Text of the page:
REECE V. NATIONWIDE MUT. INS. CO.
DAMAGES: Permanent impairment to labor and earn money and permanent injury
EVIDENCE: Impeachment of expert by medical license suspension
TO BE PUBLISHED: REVERSING AND REMANDING (SCHRODER)
DATE RENDERED: 3/22/2007
SCOKY held that "the plaintiff need only prove with reasonable probability that the injury is permanent in order to obtain an instruction on permanent impairment of earning power".
This decision is significant for several reasons. First, SCOKY was unanimous with all concurring in Justice Schroder’s majority opinion. Second, the rule is now clear when the plaintiff is entitled to instructions on what are typically referred to as "future wages" or "impaired capacity to labor and earn money."
A permanent injury entitles plaintiff to an instruction on capacity to earn money in the future. . . . period. No requirement for a vocational expert of other expert to connect any permanent restrictions to employment; no requirement for an AMA impairment rating. The jury is trusted to handle the decision based upon the doctor stating a permanent injury, and the plaintiff can simply testify how he or she is affected.
We hold that evidence of permanent injury alone is sufficient for an instruction on permanent impairment of earning power, and that the jury can through their common knowledge and experience make the determination if there has been a permanent impairment of earning power, the extent of such impairment, and the amount of damages for such impairment.
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While specific expert witness testimony on permanent impairment of earning power is helpful and often persuasive, see Louisville Metro Hous. Auth . v. Burns, 198 S .W.3d 147, 151 (Ky.App. 2005), it is not necessary to submit the issue of permanent impairment of earning power to the jury. See Pickard Chrysler, Inc. v. Sizemore , 918 S.W.2d 736, 739-40 (Ky.App. 1995) (upholding award of damages for permanent impairment of earning power where there was no expert testimony on how plaintiff’s earning power was affected and little evidence of past job history and earnings) . The plaintiff need only show with reasonable probability that the injury sustained is permanent. Rogers v. Sullivan, 410 S.W.2d at 628 . This Court recognizes that a permanent injury may not always result in permanent impairment of earning power. Like the Chesapeake Court, we believe jurors are capable of determining, from the evidence and their common knowledge and experience, whether there has been a permanent impairment, the extent of such impairment, and the value of such impairment.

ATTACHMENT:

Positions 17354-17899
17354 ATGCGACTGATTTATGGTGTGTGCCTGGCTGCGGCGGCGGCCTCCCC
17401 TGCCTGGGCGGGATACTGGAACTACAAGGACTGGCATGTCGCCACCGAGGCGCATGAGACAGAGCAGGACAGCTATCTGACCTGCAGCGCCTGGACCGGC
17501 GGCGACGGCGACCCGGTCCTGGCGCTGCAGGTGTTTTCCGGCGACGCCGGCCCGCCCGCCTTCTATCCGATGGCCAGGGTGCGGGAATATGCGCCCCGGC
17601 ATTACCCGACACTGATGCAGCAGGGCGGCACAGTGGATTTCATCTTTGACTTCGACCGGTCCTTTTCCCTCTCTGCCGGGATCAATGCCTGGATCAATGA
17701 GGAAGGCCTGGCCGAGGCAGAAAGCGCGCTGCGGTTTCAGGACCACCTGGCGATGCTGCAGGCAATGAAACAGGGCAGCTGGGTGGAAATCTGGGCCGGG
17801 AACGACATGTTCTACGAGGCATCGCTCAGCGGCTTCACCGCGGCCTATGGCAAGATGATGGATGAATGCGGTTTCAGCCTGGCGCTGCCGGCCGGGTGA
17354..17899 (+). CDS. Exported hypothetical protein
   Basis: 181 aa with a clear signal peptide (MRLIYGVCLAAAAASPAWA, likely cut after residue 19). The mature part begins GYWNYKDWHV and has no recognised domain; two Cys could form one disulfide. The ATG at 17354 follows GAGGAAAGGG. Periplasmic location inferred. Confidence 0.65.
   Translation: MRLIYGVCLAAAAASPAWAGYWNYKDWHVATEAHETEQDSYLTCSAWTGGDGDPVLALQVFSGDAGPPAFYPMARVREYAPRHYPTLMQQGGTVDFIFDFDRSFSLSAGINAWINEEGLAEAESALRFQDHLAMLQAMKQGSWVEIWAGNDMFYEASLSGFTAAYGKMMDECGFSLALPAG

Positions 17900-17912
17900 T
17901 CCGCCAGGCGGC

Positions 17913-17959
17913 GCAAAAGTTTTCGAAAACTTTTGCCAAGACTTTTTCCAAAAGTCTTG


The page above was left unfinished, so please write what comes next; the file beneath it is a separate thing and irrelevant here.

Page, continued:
Digested by Michael Stevens .
For additional analysis of this decision, see SCOKY holds permanent injury warrants permanent impairment of earning power instruction and guidelines for required proof by Michael Stevens @ Kentucky Injury Law Journal; and Evidence of Permanent Injury Sufficient for Jury Instruction on Impairment by Edward Brutscher at Kentucky Tort and Insurance Law Blog.